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Companions of saint nicholas

The meaning of «companions of saint nicholas»

The companions of Saint Nicholas are a group of closely related figures who accompany Saint Nicholas throughout the territories formerly in the Holy Roman Empire or the countries that it influenced culturally. These characters act as a foil to the benevolent Christmas gift-bringer, threatening to thrash or abduct disobedient children. Jacob Grimm (Deutsche Mythologie) associated this character with the pre-Christian house spirit (kobold, elf) which could be benevolent or malicious, but whose mischievous side was emphasized after Christianization. The association of the Christmas gift-bringer with elves has parallels in English and Scandinavian folklore, and is ultimately and remotely connected to the Christmas elf in modern American folklore.

Names for the "dark" or threatening companion figure include: Knecht Ruprecht in Germany, Krampus in Austria, Bavaria, Parkelj in Slovenia, Friuli, Croatia, Hungary (spelled Krampusz); Klaubauf in Bavaria, Austria; Bartel in Styria; Pelzebock; Befana; Pelznickel; Belzeniggl; Belsnickel in the Palatinate (and also Pennsylvania, due to Pennsylvania Dutch influence); Schmutzli in Switzerland; Rumpelklas; Bellzebub; Hans Muff; Drapp; and Buzebergt in Augsburg.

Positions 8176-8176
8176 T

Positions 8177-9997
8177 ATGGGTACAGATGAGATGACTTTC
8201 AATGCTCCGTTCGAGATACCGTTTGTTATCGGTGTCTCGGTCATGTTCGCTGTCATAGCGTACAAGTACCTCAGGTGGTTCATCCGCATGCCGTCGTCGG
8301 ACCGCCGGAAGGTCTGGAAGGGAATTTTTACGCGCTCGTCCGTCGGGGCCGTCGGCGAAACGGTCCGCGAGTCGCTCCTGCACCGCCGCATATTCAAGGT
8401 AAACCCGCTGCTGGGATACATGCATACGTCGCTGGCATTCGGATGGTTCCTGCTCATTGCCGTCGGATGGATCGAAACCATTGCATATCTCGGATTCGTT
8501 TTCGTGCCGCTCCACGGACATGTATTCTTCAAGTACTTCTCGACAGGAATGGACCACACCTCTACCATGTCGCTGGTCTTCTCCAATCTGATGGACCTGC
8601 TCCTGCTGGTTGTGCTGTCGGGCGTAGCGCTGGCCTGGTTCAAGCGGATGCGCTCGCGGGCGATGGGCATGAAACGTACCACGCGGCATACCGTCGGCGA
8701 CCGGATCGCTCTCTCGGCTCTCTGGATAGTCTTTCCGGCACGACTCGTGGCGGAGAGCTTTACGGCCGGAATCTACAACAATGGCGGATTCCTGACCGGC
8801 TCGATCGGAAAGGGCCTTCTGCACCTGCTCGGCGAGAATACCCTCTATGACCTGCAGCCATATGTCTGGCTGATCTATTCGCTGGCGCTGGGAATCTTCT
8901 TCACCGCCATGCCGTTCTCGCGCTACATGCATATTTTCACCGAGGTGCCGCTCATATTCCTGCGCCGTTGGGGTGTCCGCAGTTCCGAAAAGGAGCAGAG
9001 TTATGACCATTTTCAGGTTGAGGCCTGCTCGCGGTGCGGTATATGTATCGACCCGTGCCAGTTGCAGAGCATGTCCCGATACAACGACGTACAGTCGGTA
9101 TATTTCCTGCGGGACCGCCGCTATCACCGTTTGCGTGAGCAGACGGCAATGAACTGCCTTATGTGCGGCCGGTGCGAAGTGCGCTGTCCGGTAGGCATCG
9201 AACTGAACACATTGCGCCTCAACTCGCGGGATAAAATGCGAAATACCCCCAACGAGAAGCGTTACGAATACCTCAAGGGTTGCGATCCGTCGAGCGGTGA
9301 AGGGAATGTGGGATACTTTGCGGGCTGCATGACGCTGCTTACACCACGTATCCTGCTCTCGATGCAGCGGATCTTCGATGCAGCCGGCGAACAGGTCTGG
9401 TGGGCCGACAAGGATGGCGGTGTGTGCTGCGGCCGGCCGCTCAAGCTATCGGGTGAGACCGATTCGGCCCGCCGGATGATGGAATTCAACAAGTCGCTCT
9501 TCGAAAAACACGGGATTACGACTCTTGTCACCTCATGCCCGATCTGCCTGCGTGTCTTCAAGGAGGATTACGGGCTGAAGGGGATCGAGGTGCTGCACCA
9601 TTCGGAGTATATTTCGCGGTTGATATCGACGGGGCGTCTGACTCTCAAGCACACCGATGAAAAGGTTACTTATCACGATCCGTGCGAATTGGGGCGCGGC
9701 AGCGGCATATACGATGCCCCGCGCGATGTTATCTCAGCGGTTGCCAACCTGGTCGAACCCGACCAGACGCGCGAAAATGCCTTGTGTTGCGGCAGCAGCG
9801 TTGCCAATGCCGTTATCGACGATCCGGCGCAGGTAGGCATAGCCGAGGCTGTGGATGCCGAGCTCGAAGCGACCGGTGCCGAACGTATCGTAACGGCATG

The corresponding figure in the Netherlands and Flanders is called Zwarte Piet or Black Pete, and in Swiss folklore Schmutzli, (schmutz meaning dirt).[1] In the Czech Republic, Saint Nicholas or svatý Mikuláš is accompanied by the čert (Devil) and anděl (Angel). In France, Saint Nicholas' companion is called "Rubbels" in German-speaking Lorraine and Hanstrapp (in Alsace, East of France)[2] and the Père Fouettard (Wallonia, Northern and Eastern France).

Often the subject of winter poems and tales, the Companions travel with Saint Nicholas carrying with them a rod (sometimes a stick and in modern times often a broom) and a sack. They are sometimes dressed in black rags, bearing a black face and unruly black hair. In many contemporary portrayals the companions look like dark, sinister, or rustic versions of Nicholas himself, with a similar costume but with a darker color scheme.

In the folklore of Germany, Knecht Ruprecht, which translates as Farmhand Rupert or Servant Rupert, is a companion of Saint Nicholas, and possibly the most familiar. Tradition holds that he was a man with a long beard, wearing fur or covered in pea-straw.[3] Knecht Ruprecht sometimes carried a long staff and a bag of ashes, and wore little bells on his clothes.[3]

According to tradition, Knecht Ruprecht asks children whether they know their prayers. If they do, they receive apples, nuts, and gingerbread. If they do not, he beats the children with his bag of ashes.[3] In other (presumably more modern) versions of the story, Knecht Ruprecht gives naughty children gifts such as lumps of coal, sticks, and stones, while well-behaving children receive sweets from Saint Nicholas. He also can be known to give naughty children a switch (stick) in their shoes instead of candy, fruit and nuts, in the German tradition.

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